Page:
In McCool v. Gehret, the Supreme Court of Delaware held that evidence of alleged witness intimidation is admissible in a malpractice claim. In this case, Mrs. McCool suffered from complications after the birth of her son by a Cesarean section. After the delivery, Dr. Gehret, her treating physician, noticed bleeding from the right side of the incision when he was suturing her. After suturing the bleeding area, Gehret determined that the bleeding had ceased, and he finished closing the incision. He went home at 2:40 a.m. after checking on the patient. McCool’s" condition began to deteriorate after Dr. Gehret went home. Her blood pressure began to decline and her pulse rate was increasing. When Dr. Gehret was called at home at 4:40 a.m., he ordered blood tests for McCool. Two hours later, Dr. Gehret was called once again. He was advised that McCool’s platelet count was low, and that her blood lacked the ability to clot. Dr. Gehret ordered the infusion of additional platelets to prepare McCool for surgery to stop intra-abdominal hemorrhaging.
Later that morning when Dr. Gehret performed an exploratory laparotomy on McCool, he discovered that a large amount of blood had accumulated in her abdomen. He became concerned that Mrs. McCool would die if he did not stop the bleeding. Concerned with the apparent inability of her uterus to contract, he decided to remove the uterus. Mrs. McCool returned to the care of her former obstetrician/gynecologist, Dr. Dein. He reviewed her record and concluded the patient’s internal bleeding should not have been allowed to persist for eight hours, and that the bleeding could have been controlled without the removal of her uterus.
The patient and her husband filed suit against Dr. Gehret. Dr. Dein wrote a report that was very critical of the treating physician’s care and the McCools relied on this report to support their allegations in the medical malpractice suit. When the defendant became aware of the report that the obstetrician drafted, he contacted an acquaintance who was on staff at the hospital with the obstetrician. At Dr. Gehret’s request, this physician relayed a message to Dr. Dein that it was inappropriate for doctors to testify against other doctors. Dr. Dein believed this message was meant to coerce or intimidate him into not testifying. He eventually gave in, and decided not to testify after his colleague contacted him again and told him he was surprised and disappointed that he had remained involved in the McCool’s’ suit.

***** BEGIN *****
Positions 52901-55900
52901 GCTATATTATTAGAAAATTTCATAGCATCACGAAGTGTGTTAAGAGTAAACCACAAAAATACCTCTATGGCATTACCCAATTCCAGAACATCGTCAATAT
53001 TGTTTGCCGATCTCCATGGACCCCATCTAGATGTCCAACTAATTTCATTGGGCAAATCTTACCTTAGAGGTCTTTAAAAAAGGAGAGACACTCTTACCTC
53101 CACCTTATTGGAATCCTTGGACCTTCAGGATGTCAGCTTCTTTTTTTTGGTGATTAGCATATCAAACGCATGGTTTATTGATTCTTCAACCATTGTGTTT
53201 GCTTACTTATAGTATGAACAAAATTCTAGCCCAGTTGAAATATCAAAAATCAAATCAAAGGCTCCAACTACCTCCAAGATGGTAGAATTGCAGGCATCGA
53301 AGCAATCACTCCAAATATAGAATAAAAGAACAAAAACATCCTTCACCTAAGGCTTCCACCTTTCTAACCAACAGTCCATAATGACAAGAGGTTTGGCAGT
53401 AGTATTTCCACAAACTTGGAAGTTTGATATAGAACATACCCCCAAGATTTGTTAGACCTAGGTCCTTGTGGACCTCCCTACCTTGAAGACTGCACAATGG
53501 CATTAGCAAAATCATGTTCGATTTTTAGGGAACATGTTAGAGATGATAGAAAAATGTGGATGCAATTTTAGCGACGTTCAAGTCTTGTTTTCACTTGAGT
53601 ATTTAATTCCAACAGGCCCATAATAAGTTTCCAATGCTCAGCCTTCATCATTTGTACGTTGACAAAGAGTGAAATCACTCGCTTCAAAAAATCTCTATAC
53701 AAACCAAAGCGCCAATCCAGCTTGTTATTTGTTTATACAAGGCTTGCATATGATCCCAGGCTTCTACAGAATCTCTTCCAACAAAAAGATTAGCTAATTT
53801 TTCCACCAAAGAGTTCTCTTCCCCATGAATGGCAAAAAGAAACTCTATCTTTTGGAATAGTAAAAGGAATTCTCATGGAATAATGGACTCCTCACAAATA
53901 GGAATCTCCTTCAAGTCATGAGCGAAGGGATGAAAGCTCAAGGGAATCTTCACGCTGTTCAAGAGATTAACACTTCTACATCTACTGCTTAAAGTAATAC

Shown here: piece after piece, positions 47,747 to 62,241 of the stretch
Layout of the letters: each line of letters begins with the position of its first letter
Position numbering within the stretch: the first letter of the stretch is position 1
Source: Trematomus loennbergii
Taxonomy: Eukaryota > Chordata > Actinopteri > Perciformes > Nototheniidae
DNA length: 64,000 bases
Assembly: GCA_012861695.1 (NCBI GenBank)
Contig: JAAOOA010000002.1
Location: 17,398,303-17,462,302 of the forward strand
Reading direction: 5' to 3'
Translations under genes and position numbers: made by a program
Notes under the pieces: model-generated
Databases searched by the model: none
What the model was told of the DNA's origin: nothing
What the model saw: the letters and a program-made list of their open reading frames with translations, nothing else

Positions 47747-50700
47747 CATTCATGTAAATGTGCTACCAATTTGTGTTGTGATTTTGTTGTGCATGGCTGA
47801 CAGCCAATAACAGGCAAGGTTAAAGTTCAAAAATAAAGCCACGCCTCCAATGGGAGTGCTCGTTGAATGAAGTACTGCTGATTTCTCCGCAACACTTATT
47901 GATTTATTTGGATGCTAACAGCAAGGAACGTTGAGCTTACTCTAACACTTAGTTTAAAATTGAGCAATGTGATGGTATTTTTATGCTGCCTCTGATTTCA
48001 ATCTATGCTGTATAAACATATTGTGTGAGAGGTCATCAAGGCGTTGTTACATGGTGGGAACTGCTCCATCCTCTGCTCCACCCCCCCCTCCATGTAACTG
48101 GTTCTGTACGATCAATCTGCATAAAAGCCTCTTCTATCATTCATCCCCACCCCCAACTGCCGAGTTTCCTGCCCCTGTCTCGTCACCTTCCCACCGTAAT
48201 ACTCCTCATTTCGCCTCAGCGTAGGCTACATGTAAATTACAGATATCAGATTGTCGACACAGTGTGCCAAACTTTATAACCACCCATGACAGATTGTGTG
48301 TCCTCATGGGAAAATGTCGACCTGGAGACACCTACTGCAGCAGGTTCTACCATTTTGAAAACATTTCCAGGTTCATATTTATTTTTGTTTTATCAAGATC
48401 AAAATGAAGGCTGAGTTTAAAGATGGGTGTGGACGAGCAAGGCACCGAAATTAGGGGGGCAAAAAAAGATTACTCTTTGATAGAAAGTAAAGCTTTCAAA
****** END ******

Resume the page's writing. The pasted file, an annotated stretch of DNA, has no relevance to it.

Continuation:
Two days before the trial was to begin, the McCools pleaded with Dr. Dein to reconsider his decision to testify. The obstetrician changed his mind again. By then, however, the McCools’ attorney did not have time to prepare Dr. Dein for his testimony. The jury found for the defense in the medical malpractice case, despite Dr. Dien’s testimony for the plaintiff. Evidence of the interference by the defendant in the plaintiff’s case was excluded.
The McCools appealed to the Supreme Court of Delaware, which held that excluding evidence of the treating physician’s interference with the obstetrician’s testimony was reversible error. Citing Meyer v. McDonnell, the court explained that the evidence of the doctor’s efforts to intimidate was “admissible as tending to show his consciousness of the weakness of his case and his defense would not prevail without the aid of such improper and unfair tactics as those in which he engaged.” The court explained that the defendant’s conduct was not only admissible to impeach his credibility, but that this evidence was also admissible by the plaintiffs as direct proof of his negligence. Consequently, the court ruled that the jury may infer that Dr. Gehret considered his case to be weak because he was guilty of the negligence alleged in the McCools’ complaint.
Becoming involved in a lawsuit is a very traumatic experience in a health care professional’s life. It is common to feel a need to speak with certain individual’s about one’s feelings. However, as this case illustrates, extreme caution must be exercised about who can and cannot be spoken to. The most obvious choice would be one’s attorney, as these conversations will almost always be considered confidential and not discoverable by any third parties. Similarly, conversations between spouse’s, with one’s insurer or with a psychiatrist are also generally afforded confidentiality, as long as these conversations are private and not in the presence of any third party.
However, beyond these exceptions, any conversations which relate to the litigation in any way will be discoverable and may later be brought up at trial. Therefore, when one becomes involved in litigation, advice should immediately be sought from your attorney regarding the appropriateness of discussing the litigation with a third party. Also, the attorney should be aware of the contents of the intended conversation. Finally, one should not discuss the lawsuit with physicians who were involved in the treatment of the patient for such conversations might later be interpreted as attempts to influence their testimony or color their recollection of events.
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